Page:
What was the rationale behind launching this strategy?
It’s the natural evolution of Zadig given its hedge fund heritage dating back over 10 years and its evolution into an institutional UCITS fund with daily liquidity, and transparency, integrating ESG in its investment process.
The sustainable strategy goes a step further, basically recognising that the world is evolving and that sustainability is more than a buzzword and is here to stay. It also shows that we are listening to our clients and helping them to engage more with their investments.
Why has Zadig sought to provide an alternative to the growing complexity of sustainable strategies?
We believe in simplicity, transparency and data but we need to be careful with the latter because not all data is material. Sometimes data can facilitate green-washing and UN SDG-washing. Investors need to question third party score providers as some of the data that goes into building those complex scores is immaterial or biased. This is why different providers cannot agree on the ratings.
What is the strategy’s aim/target?
We aim to outperform the European market while having an exposure to sustainable goods and services that is around twice that of the market over time.
Can you briefly describe the team and investment process?
The strategy is the product of Adrian Vlad and Louis Larere who are in charge of picking the stocks, constructing the portfolio and verifying the sustainability claims of the companies.
Adrian has been a senior analyst at Zadig since 2012 covering the consumer, media and technology sectors primarily, while Louis worked at Zadig but then moved to BDL Capital in Paris before re-joining us in 2019 to help launch the SRI strategy. He covers telecoms, automotive, industrials and utilities – sectors that complement Adrian’s coverage.
We have a negative exclusion list of companies materially involved in alcohol, tobacco, firearms, gambling, pornography and/or fossil fuels or where there are material controversies that need to be addressed. We will not invest in these companies.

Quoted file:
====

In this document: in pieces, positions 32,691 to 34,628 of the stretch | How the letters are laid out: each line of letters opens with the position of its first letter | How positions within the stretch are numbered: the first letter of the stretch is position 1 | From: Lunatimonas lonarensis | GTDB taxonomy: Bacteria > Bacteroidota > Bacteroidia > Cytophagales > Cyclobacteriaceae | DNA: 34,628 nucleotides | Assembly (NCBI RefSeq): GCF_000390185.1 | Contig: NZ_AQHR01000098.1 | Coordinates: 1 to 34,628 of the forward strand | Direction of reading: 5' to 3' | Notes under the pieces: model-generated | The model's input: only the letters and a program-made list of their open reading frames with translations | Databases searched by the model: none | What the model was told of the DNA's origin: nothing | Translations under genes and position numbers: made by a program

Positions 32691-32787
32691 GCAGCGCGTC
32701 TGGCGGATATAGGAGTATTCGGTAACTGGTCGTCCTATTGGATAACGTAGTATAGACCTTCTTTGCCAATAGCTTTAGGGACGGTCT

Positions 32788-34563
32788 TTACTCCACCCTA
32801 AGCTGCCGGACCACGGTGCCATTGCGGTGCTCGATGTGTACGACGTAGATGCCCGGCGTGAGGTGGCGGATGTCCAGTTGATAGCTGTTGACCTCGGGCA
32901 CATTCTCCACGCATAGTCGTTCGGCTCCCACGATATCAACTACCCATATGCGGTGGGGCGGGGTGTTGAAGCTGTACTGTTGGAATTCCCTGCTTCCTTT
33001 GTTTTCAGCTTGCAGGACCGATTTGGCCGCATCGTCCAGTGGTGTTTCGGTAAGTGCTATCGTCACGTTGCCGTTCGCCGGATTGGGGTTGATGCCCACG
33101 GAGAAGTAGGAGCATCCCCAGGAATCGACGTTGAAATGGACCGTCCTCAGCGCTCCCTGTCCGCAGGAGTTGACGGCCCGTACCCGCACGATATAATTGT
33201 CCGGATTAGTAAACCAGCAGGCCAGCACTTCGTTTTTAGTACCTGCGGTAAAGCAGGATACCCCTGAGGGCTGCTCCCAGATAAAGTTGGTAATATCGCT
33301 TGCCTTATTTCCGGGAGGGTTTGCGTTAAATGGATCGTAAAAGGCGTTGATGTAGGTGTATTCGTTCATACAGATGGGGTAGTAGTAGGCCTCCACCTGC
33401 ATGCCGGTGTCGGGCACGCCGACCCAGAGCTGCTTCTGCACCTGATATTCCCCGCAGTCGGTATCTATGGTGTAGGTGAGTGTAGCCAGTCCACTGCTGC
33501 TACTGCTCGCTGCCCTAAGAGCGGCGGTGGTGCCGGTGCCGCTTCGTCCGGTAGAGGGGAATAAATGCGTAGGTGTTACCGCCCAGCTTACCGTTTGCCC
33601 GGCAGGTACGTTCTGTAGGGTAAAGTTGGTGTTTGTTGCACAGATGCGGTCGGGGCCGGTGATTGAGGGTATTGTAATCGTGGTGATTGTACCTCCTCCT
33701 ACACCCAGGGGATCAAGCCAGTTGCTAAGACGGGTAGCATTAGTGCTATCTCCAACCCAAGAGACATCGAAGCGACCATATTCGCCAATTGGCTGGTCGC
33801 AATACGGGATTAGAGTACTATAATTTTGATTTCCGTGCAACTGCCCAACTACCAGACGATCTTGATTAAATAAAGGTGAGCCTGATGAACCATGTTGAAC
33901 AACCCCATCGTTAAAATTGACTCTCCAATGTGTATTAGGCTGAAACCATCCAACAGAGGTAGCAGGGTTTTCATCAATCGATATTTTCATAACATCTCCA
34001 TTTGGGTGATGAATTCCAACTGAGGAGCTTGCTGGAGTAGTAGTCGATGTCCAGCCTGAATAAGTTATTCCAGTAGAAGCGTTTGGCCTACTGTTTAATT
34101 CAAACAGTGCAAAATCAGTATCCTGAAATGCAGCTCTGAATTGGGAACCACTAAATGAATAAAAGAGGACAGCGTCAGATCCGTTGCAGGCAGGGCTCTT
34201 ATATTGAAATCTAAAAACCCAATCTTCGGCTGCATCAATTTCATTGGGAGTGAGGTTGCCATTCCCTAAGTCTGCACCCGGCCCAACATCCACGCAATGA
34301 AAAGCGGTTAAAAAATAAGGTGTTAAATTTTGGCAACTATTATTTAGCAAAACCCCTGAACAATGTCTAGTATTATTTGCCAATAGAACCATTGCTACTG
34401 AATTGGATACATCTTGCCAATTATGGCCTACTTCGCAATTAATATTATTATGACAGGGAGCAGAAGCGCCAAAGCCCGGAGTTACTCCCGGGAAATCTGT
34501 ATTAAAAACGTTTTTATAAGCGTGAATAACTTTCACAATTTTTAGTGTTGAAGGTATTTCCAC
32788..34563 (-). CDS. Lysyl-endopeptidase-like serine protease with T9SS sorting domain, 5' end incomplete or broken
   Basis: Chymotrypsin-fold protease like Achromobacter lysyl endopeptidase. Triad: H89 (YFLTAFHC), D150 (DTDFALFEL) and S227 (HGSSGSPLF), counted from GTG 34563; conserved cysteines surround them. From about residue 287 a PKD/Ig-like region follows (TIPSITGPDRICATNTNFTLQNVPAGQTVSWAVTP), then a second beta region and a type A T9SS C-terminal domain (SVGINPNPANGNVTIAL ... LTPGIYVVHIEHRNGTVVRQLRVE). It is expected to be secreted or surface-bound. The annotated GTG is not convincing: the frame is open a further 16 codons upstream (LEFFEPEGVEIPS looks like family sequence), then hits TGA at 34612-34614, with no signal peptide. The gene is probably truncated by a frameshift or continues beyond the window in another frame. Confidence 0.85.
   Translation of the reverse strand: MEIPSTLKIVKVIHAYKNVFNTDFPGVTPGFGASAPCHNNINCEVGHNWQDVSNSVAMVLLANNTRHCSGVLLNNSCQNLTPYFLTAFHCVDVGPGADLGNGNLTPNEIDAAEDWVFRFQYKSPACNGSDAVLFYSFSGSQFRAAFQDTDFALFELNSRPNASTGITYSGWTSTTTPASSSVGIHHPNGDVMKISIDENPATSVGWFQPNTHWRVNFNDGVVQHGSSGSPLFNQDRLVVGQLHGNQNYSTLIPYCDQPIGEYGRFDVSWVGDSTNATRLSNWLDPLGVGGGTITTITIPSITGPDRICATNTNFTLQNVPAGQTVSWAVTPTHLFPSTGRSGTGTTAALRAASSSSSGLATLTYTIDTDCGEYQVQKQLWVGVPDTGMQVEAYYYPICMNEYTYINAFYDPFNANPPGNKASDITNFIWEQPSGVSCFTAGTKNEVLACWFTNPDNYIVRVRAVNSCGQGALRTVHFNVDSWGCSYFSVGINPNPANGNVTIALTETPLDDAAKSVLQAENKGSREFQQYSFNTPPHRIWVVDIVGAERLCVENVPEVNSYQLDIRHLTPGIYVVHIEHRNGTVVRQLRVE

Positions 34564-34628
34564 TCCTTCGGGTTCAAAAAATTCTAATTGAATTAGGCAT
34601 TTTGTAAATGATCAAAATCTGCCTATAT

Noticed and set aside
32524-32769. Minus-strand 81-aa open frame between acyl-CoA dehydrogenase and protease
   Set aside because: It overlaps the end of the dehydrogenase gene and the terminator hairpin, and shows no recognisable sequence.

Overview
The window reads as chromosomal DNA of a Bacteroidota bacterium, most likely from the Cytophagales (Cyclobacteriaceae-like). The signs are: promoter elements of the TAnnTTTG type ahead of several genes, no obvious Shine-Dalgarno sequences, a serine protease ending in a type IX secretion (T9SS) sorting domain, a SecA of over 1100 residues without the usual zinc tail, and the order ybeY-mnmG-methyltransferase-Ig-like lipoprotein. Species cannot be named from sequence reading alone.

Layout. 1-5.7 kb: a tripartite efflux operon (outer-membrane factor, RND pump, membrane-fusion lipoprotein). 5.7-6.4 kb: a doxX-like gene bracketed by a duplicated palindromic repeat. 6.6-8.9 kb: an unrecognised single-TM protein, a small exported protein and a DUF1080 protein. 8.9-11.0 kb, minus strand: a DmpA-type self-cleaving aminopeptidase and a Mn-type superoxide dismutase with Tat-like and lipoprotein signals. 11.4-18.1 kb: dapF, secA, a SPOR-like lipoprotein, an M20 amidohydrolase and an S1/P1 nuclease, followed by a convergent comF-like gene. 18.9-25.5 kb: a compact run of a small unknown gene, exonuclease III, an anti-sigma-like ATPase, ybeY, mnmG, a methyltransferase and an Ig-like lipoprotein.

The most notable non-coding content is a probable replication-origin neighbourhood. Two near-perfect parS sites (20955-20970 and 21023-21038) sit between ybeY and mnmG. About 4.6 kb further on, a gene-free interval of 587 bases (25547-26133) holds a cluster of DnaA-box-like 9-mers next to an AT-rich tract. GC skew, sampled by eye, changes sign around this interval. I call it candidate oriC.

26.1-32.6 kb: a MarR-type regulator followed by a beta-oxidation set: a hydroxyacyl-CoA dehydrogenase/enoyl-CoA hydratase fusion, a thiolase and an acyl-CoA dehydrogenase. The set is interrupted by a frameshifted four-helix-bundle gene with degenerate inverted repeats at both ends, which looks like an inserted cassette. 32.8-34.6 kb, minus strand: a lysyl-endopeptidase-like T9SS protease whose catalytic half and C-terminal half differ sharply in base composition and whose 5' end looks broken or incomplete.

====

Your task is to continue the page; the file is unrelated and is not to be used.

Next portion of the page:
With the remaining companies, we focus on their business models, and their positive externality via their products and services that address the UN SDGs. We quantify this in terms of the percentage of products and services that are sustainable (as a percentage of sales, capex or assets depending on the industry) on a sliding scale from 0-100%.
What we are committing to is that every company we invest in has at least 10% exposure to UN SDGs while the aggregated portfolio will be around 40% over time. As a reference, according to our calculation, we think that the European market is currently around 20% sustainable.
Our portfolio is diversified both in terms of UN SDGs themes and sectors/styles with a reasonable 2021 price/earnings valuation of around 17x.
How does this strategy differ from other sustainable funds?
We seek ‘sustainability at a reasonable price’ whereas other sustainable funds seek ‘sustainability at any price’. Our approach is simple, transparent and backed by public data usually found in corporate annual reports. Unlike over sustainable funds, we don’t use third party scores that can be manipulated by the data provider or a corporate IR department, and there are no binary Yes/No questionnaires. In sum, we pay attention to valuation and the price we pay for sustainability exposure.
Please highlight some of your top holdings/overweight sectors?
Our top five holdings are: CapGemini, Smith and Nephew, Orange, Associated British Food and Air Liquide.
How is ESG integrated across the firm?
Each analyst is in charge of ESG considerations in the due diligence process. We don’t have a dedicated ESG team as we believe there’s no one better to assess the ESG metrics than the lead analyst on the stock. We usually capture the ESG criteria in the cost of capital and we use MSCI to monitor controversies. We regularly engage with the companies to address controversies.
How many holdings are there in the portfolio? Is it important to be concentrated with this investment strategy?
There are 25 names and the maximum we would have is 30. We believe in concentration and hence in conviction. This is how we think active managers can add value in any area sustainable or not.
What vehicles are available to access the strategy? What are the fees?
The strategy is available through managed accounts or through the Oyster Sustainable Europe Fund which has named Zadig as the investment manager. Zadig plans to set up its own fund in due course. Fees depend on share classes and the size of managed accounts.
Do you think investors are coming around to the idea that investing responsibly does not necessarily mean sacrificing returns?
Every crisis is different, but the pandemic has proven that sustainable investing is more resilient than thought and that far from being a bubble, the trend is here to stay. This is helped by policy at the EU level. So, yes, investors are coming around to this idea.
How do you envisage the responsible investing landscape will evolve over the next decade?
We think sustainability – the way we define it, quantify it, disclose it and audit it – will ultimately become standardised and mandatory for corporates, in the same way that accounting standards exist today.